Rehabilitation and Recidivism

Rehabilitation and Recidivism

The number of prisoners is increasing daily, particularly, in developed nations. The United States accounts for close to 25% of the total world’s prison population. 75% of the prisoners are ex-convicts who have been re-arrested. Building and running prisons is quite expensive and it is high time the world devise ways to control this increasing rate of incarceration.

Instead of governments and law enforcement agencies focusing more on punishing and humiliating criminals, they should devise ways to help the offenders abandon crime. Punishing them will only harden them. It is essential to create rehabilitation programs in prisons that will help the inmates quit crime to reduce recidivism. Rehabilitation programs include educational, vocational, and alcohol and drug control programs.

Governments should consider educating prisoners. This includes providing both high school and college education. A survey conducted in Ohio revealed that inmates who received a college degree had a lower re-incarceration rate compared to those who did not get a college degree. Education reduces the rate of recidivism as it equips the offender with new skills that he can use once he is out of prison to make a living.

Research reveals that close to 50% of prisoners are addicted to drugs. Implementing alcohol and drug abuse control programs will lower the dependency of prisoners on substances. Drugs alter the cognitive processes of prisoners and make them act in a disorderly manner. Drugs can lead to crimes such as theft, murder and even rape. Introducing alcohol and drug abuse control programs will help inmates learn how to live without depending on drugs. It will also lower the rate of recidivism.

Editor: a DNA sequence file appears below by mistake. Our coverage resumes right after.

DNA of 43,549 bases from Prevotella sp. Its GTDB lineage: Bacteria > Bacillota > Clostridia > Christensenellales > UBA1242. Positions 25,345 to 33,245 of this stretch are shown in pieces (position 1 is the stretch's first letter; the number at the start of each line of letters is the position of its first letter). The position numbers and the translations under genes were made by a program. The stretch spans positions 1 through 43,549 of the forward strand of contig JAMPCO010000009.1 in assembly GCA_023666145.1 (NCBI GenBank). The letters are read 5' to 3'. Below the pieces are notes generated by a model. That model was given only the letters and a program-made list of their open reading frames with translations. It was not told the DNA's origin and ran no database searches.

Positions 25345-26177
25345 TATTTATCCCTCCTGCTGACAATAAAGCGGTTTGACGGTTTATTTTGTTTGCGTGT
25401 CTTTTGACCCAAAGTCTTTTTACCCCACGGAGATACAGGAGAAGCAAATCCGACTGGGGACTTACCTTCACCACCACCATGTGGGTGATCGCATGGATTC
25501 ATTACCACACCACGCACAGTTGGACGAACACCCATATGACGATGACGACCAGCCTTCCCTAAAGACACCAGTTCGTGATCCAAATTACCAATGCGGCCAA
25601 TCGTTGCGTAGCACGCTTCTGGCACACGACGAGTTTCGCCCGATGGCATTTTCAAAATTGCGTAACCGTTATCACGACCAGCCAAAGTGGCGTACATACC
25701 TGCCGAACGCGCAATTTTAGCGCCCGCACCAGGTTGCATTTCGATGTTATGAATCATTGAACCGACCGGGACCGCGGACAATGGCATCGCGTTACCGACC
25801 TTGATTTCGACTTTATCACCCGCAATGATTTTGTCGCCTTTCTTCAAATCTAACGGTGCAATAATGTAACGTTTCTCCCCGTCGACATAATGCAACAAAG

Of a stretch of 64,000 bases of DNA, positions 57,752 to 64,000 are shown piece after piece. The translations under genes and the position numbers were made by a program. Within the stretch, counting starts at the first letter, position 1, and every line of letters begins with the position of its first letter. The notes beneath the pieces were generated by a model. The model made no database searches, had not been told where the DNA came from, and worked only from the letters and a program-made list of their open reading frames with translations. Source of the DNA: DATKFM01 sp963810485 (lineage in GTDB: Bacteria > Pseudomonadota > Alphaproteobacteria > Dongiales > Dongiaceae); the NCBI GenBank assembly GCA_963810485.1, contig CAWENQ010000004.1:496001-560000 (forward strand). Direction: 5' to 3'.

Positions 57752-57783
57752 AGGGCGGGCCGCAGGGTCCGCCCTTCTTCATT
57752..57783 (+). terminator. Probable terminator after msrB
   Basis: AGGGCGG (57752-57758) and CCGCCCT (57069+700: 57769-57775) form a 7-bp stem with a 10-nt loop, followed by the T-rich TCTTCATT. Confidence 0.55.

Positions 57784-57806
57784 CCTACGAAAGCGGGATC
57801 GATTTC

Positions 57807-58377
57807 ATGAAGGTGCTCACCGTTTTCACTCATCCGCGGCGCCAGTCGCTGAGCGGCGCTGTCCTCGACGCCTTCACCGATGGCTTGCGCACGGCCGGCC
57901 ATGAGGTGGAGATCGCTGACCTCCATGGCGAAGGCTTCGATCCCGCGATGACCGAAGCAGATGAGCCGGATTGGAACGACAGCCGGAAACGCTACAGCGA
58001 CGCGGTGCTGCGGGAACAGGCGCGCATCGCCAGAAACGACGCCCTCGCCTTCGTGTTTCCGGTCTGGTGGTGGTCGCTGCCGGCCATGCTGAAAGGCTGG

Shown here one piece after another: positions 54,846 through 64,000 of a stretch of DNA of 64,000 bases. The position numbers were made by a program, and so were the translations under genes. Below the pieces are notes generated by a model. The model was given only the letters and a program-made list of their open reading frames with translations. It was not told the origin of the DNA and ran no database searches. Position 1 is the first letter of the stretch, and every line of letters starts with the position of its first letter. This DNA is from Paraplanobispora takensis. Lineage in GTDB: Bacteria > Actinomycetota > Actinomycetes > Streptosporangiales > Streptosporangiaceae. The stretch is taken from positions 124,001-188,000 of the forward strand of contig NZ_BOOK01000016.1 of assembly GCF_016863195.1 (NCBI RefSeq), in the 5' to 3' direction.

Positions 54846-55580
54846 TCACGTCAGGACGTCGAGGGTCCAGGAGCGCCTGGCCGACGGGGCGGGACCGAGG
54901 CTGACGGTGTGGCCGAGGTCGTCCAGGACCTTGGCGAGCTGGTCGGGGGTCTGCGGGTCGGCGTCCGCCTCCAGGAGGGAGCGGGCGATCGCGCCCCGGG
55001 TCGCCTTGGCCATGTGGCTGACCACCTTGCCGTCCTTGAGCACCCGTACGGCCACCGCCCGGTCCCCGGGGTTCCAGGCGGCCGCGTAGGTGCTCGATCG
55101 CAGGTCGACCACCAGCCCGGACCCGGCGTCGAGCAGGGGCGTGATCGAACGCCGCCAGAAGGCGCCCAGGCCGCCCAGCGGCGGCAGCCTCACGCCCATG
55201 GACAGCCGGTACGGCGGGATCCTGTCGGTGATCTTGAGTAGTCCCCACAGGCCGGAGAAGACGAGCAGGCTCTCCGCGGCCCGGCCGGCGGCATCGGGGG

Vocational training is also a good rehabilitative measure. Prisons have managed to change the lives of prisoners through it. Some prisons offer training in carpentry, computer languages, electrical and welding. In Minnesota for example, they have a work-release program that allows inmates to work for the community before they are released. This creates an opportunity for inmates to associate with the public. It enables most inmates to get jobs immediately after they leave prison.

Rehabilitation is an essential tool for controlling recidivism. With the skyrocketing number of prisoners globally. There is a need for more prisons to introduce rehabilitation measures such as educational, vocational and drug control programs. Although it is expensive to introduce these measures in correctional centers. It is worth it as it establishes safer communities by creating ex-convicts who will positively impact society.


Delaney, Carol. “Reducing recidivism: medication versus psychosocial rehabilitation.” Journal of psychosocial nursing and mental health services 36.11 (1998): 28-34.

Dincin, Jerry, and Thomas F. Witheridge. “Psychiatric rehabilitation as a deterrent to recidivism.” Psychiatric Services 33.8 (1982): 645-650.

Anthony, William A., Mikal R. Cohen, and Ray Vitalo. “The measurement of rehabilitation outcome.” Schizophrenia Bulletin 4.3 (1978): 365.



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